What is a service account Linux? Service accounts are a special type of non-human privileged account used to execute applications and run automated services, virtual machine instances, and other processes. Service accounts can be privileged local or domain accounts, and in some cases, they may have domain administrative privileges.
What is the service account? A service account is a special type of Google account intended to represent a non-human user that needs to authenticate and be authorized to access data in Google APIs. Typically, service accounts are used in scenarios such as: Running workloads on virtual machines (VMs).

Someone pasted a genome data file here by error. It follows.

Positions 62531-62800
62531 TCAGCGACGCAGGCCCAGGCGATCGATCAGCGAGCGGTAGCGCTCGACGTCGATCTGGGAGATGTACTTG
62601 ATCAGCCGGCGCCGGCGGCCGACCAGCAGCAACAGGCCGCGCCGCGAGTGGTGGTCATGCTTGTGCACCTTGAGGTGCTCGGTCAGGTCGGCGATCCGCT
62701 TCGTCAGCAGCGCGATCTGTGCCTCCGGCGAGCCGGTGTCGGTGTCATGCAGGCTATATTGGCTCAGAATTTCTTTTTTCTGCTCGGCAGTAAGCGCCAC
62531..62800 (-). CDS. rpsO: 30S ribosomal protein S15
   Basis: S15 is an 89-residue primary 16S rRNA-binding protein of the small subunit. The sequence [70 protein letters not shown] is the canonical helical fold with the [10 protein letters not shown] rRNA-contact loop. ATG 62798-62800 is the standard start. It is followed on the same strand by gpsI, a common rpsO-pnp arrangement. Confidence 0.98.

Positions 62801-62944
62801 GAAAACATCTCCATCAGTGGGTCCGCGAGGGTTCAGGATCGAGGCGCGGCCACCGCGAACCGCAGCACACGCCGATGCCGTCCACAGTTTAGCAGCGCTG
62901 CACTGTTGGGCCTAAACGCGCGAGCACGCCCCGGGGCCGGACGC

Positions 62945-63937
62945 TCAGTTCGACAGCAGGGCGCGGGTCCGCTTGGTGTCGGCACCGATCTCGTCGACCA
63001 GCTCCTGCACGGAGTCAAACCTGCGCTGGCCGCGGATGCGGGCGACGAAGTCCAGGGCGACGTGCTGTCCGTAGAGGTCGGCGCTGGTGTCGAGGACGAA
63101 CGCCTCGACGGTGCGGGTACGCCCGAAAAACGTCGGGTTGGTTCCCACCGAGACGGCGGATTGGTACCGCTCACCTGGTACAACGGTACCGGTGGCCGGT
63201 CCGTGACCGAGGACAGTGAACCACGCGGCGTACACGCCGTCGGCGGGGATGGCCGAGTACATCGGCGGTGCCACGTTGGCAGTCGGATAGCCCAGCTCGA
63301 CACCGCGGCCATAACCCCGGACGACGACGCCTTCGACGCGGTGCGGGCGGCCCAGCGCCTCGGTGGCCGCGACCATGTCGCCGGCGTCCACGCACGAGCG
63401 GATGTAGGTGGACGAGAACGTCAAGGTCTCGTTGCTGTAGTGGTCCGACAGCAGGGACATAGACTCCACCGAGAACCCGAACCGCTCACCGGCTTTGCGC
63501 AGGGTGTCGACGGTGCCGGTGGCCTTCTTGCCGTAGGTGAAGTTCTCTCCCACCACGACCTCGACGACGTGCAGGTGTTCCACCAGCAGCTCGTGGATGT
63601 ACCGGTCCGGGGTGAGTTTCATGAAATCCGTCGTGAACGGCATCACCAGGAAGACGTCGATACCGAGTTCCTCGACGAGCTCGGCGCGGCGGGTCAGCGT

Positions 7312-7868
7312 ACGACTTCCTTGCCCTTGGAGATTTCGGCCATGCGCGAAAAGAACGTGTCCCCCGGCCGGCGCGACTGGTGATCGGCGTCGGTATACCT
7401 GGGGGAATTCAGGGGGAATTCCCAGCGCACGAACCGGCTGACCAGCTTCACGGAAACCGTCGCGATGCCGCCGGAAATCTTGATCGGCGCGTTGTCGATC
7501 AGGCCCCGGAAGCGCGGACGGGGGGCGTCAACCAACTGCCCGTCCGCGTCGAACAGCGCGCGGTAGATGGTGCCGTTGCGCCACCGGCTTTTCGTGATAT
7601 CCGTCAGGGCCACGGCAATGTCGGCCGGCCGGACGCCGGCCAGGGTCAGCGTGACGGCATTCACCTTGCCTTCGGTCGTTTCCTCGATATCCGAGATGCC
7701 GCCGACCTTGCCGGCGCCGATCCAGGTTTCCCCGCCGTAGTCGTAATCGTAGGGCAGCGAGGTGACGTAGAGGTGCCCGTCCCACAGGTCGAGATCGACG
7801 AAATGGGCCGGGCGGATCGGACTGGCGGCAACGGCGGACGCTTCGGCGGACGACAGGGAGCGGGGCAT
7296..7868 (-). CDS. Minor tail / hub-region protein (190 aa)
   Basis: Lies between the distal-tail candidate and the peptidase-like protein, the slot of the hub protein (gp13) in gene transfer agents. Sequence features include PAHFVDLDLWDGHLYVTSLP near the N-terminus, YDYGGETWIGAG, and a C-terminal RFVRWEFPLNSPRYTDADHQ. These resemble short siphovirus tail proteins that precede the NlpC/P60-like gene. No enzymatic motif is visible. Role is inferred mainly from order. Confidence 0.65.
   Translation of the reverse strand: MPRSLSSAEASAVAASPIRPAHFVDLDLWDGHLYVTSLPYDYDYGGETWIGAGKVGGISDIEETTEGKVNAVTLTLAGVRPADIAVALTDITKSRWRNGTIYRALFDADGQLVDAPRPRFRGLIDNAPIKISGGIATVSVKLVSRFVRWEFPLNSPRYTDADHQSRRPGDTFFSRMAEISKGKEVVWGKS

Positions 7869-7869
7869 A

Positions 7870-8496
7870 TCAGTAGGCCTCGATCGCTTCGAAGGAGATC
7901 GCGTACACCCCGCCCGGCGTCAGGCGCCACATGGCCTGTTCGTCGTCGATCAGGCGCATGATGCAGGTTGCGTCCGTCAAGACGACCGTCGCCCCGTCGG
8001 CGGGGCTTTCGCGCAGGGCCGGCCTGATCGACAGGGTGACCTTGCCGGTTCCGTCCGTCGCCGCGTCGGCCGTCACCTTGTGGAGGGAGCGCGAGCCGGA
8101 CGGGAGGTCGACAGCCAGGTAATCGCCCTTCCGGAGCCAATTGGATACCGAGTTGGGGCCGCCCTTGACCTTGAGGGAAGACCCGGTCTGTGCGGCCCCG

What is a service account VS user account? Overview. A service account is a user account that is created explicitly to provide a security context for services running on Windows Server operating systems. The security context determines the service’s ability to access local and network resources.
How do I switch to a service account in Linux? The su command lets you switch the current user to any other user. If you need to run a command as a different (non-root) user, use the –l [username] option to specify the user account. Additionally, su can also be used to change to a different shell interpreter on the fly.